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February 14, 2011
February 18, 2011
March 07, 2011
The other day I noted that an expert panel had decided, according to Education Week, that “the skills considered necessary for the 21st-century workplace” were “critical thinking and analytic reasoning,” “teamwork and complex communications,” and “resiliency and conscientiousness.” I was skeptical, not because those aren’t important skills, but because they didn’t have much to do with the twenty-first century.
Who better to speak to contemporary American youth than one of the nation's most prolific inventors and entrepreneurs?
Photo by Andrew Malone.
Then along came an email from Dee Selvaggi, a former member of a New Jersey school board and a contributor to The BEV Challenge, recommending “a very interesting book,” Benjamin Franklin on Education (edited by John Hardin Best, Teachers College Press, Columbia University, 1962). Wrote Dee, Franklin’s “concern [was] about the content presented to youth so they could function well in the new contemporary America.”
Who better to speak to contemporary American youth than one of the nation’s most prolific inventors and entrepreneurs? According to Franklin,
And Franklin proposed a curriculum for the youth of Pennsylvania both “useful” and “ornamental”:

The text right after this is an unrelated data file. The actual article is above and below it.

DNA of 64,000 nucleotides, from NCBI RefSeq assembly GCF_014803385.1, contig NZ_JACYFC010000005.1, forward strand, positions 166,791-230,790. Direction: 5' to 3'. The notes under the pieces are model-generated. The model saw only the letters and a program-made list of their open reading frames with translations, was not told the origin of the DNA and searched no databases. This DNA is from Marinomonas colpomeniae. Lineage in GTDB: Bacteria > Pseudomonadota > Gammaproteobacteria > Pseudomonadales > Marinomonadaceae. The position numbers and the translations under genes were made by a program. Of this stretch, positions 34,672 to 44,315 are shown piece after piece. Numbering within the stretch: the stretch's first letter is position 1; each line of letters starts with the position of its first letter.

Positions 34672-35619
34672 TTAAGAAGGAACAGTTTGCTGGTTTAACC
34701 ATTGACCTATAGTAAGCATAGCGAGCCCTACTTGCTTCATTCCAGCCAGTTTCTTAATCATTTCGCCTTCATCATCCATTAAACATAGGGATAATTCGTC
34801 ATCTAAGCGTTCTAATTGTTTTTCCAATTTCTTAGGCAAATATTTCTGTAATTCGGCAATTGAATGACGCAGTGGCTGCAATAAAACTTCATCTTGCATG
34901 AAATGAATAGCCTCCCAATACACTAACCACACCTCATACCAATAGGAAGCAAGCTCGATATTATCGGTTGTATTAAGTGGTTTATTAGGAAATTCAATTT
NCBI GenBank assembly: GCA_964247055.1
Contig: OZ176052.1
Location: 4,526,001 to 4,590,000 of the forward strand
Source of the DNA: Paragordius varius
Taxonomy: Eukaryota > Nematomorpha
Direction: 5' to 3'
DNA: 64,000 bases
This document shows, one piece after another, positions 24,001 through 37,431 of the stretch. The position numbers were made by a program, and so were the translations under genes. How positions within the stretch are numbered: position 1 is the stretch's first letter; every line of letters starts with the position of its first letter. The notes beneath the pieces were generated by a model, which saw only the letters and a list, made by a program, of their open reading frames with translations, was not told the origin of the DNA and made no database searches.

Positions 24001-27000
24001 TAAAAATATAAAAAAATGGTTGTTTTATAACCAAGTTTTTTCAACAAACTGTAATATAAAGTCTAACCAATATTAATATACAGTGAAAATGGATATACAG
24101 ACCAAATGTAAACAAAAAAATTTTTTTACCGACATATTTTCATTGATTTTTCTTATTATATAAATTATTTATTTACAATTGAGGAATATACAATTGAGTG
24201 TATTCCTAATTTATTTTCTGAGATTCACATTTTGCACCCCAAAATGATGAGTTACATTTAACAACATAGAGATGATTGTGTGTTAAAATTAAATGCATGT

Such a refreshing approach to education—and to the meaning of “useful.”
Franklin proposed too that,
Indeed, wrote Franklin, “the general natural Tendency of Reading good History, must be, to fix in the Minds of Youth deep Impressions of the Beauty and Usefulness of Virtue of all Kinds, Publick Spirit, Fortitude, &c.”
Have we changed all that much since Franklin? Of course, without the hindsight of history, how would we know? If, as a former state commissioner of education once told my school district’s teachers, “we must look only to the future,” how could we possibly appreciate the fact that “reading good history” could be a useful “virtue of all kinds”? By some twenty-first-century standards, the rollout of Google is ancient history; to others, it’s a data point on the long march toward a “more perfect” union.
In an era saturated with buzzwords and acronyms—STEM, critical thinking, twenty-first-century skills—and our new concerns about meritocracy and social mobility, it is nice to be reminded of the importance of the original great thinkers; we might learn something.